Designed by Kartell co-founder Anna Castelli Ferrieri, the Componibili storage collection made its debut at Salone de Mobile in 1967. The first modular plastic furniture of its kind, Ferrieri, an Italian architect and industrial designer, set out to create an innovative design that would be both beautiful and functional—and now more than a half-century later, the icon can be found in the permanent collections of New York’s MoMA and Paris’ Centre Pompidou, and in homes and offices around the world.
Supremely minimal and sleek in appearance, Componibili’s adept versatility has ensured its status as a bestseller and a quintessential emblem of modern Italian design throughout the decades. As part of the brand’s “Kartell loves the planet” initiative, Componibili joined the ranks of eco-friendly design in 2019. Retaining its original and playful cylindrical form, the new and fully sustainable Componibili Bio is made from 100% renewable raw materials.
Anna Castelli Ferrieri was born in Milan, Italy in 1918. With a degree in architecture, she was one of the first women to graduate from Milan Polytechnic University. In 1947, she started working at Kartell, then an automobile accessory manufacturer, to help her husband Giulio Castelli who recently lost two business partners. Through her efforts, the company began manufacturing high-quality plastic furniture, a material considered for industrial use only and not typically seen in the home. In the 1960s and ’70s, the furniture division would see more growth for Kartell than any other division, in part thanks to her innovative furniture designs, which used simple geometric shapes, bold coloring and highly polished finishes. Her main inspirations were Italian Rationalist architect Franco Albini and the Bauhaus school of design, which championed simplicity and functionality.
Ferrieri served as art director for Kartell from 1976 to 1987 and continued to design for the company while focusing on technical aspects for projects. She later taught industrial design at Milan Polytechnic University and at Domus Academy and in 1990 formed the design group ACF Officina with alumni. She died in 2006.
We spoke with a representative at Kartell to delve deeper into why Componibili remains so popular today.
At the time of its launch in 1967, Componibili was (and still is) regarded as an innovative design solution. What was the inspiration behind the design, and what makes it a unique solution for modern living?
The Componibili collection has revolutionized the design world with a unique approach to product engineering. Componibili suits all possible contexts: individual elements can be fitted with castors and doors, and topped with a lid that also doubles as a tray. Many additional elements can be added to the original one. By simply stacking one or more elements on top of each other, they interlock securely with no need for screws or glue. A versatile and flexible vocation enables them to be a strong feature in any bedroom, bathroom, living room or office.
By championing the use of plastic materials in its production, how did Componibili influence successive collections manufactured with the same type of material innovation?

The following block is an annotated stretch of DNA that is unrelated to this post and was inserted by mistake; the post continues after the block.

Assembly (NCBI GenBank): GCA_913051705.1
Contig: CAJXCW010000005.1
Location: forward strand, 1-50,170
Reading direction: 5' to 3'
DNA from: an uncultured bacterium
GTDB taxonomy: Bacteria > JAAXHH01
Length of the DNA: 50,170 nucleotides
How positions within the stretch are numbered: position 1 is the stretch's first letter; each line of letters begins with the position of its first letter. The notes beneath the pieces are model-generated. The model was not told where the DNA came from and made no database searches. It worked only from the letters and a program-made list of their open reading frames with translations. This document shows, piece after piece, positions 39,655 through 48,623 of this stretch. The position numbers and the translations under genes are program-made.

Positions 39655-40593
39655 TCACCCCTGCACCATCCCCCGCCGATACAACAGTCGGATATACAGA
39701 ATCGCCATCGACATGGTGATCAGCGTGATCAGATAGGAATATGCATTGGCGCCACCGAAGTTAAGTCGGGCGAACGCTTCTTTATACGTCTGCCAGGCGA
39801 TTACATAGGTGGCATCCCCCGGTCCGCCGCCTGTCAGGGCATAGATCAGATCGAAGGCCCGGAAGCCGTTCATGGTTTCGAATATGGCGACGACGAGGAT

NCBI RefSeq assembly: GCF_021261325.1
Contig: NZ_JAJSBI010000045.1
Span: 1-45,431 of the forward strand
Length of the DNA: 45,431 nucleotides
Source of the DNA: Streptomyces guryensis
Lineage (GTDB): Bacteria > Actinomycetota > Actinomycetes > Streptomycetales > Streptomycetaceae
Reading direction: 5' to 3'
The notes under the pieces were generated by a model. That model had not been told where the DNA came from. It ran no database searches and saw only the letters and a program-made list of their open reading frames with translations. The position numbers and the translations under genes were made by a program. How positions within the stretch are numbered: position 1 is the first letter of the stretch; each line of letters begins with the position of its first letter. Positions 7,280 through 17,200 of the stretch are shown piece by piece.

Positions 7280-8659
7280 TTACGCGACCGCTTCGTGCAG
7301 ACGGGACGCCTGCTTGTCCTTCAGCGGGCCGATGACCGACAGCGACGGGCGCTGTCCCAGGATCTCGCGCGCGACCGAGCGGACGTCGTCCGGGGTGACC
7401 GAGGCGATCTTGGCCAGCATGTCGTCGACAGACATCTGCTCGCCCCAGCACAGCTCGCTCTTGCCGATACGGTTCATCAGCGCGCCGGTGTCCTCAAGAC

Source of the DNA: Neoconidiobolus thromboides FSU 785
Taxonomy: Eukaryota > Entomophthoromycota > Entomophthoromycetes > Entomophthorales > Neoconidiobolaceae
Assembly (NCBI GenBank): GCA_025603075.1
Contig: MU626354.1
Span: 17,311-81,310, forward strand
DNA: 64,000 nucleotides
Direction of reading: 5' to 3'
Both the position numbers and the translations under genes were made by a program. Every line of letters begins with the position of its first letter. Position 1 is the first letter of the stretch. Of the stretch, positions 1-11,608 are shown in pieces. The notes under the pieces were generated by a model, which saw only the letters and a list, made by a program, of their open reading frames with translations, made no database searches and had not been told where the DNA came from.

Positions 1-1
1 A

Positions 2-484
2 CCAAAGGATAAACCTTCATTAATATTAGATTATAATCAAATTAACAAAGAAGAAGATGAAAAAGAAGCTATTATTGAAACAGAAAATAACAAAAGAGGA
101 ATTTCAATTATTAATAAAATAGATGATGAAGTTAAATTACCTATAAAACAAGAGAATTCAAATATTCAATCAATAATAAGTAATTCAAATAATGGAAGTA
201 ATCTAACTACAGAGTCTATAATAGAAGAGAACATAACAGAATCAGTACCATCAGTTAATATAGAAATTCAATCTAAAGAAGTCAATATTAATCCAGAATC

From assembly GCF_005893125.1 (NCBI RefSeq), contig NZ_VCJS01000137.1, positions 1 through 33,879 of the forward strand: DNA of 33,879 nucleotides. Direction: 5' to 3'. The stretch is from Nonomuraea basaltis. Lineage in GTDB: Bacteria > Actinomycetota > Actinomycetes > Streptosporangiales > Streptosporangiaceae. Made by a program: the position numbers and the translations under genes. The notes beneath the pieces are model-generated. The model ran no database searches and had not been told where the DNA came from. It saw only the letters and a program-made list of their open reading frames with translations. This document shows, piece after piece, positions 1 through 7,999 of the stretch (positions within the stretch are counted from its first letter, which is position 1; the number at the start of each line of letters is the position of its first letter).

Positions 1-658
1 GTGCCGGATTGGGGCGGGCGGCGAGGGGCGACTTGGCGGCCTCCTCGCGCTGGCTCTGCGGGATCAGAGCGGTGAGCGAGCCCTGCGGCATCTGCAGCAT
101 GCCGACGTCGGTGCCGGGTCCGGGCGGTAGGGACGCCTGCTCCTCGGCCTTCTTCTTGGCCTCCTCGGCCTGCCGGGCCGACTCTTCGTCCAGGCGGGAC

The Componibili elements represented a new furnishing concept; they were actually the first interlocking modular accessories made from ABS, a new material for the time, which stood out for its avant-garde mechanical and aesthetic properties. For many years now, we have been addressing this technological challenge, seeking new solutions and new materials that are able to respond to increasingly sophisticated requirements.
In 2014, we celebrated 15 years of transparent design to recall the huge technological, aesthetic and cultural challenge launched by Kartell in 1999 with Philippe Starck, which led to our production of La Marie, the world’s first polycarbonate chair, now crowned by the latest achievement, that of the Piuma chair which, thanks to a refined injection molding technique, has a minimum thickness of just a few millimeters. Kartell was the first company in the world to use this material for furnishing applications, also because of its beauty, fully aware that polycarbonate could become the material of the future. It is as transparent as glass, unbreakable, non-toxic, resistant to impact and many other adverse conditions.
Has the Componibili collection evolved aesthetically over the past 50 years?
By definition, the Componibili are flexible and transformable and this same capacity to change with the times has enabled them to become a classic. To commemorate the 50th anniversary, we also introduced new color variants in bordeaux, olive green and petroleum blue. A new version with four elements has also been presented, to complete the two- and three-element variants. So, Componibili has reinvented itself in a different skin, to be newly launched as a brand icon and a great commercial success for the company.
Why do you think this product has remained popular over such a long period of time?
The Componibili are some of the most quintessentially iconic objects and Kartell long-time bestsellers. They continue to represent a contemporary and up-to-the-minute symbol of creativity pertaining to a period of the past in which new aesthetic codes and lifestyles were catching on. The Componibili are timeless because they carry a desire for innovation and change, typical of those objects that have left a mark in history and, for this reason, will never go out of fashion.
Forty years later, Anna Castelli Ferrieri’s influence continues to resonate in the design community. Her revolutionary use of polyurethane earned her several honors and awards throughout her life. The Componibili remains one of Kartell’s best-selling items.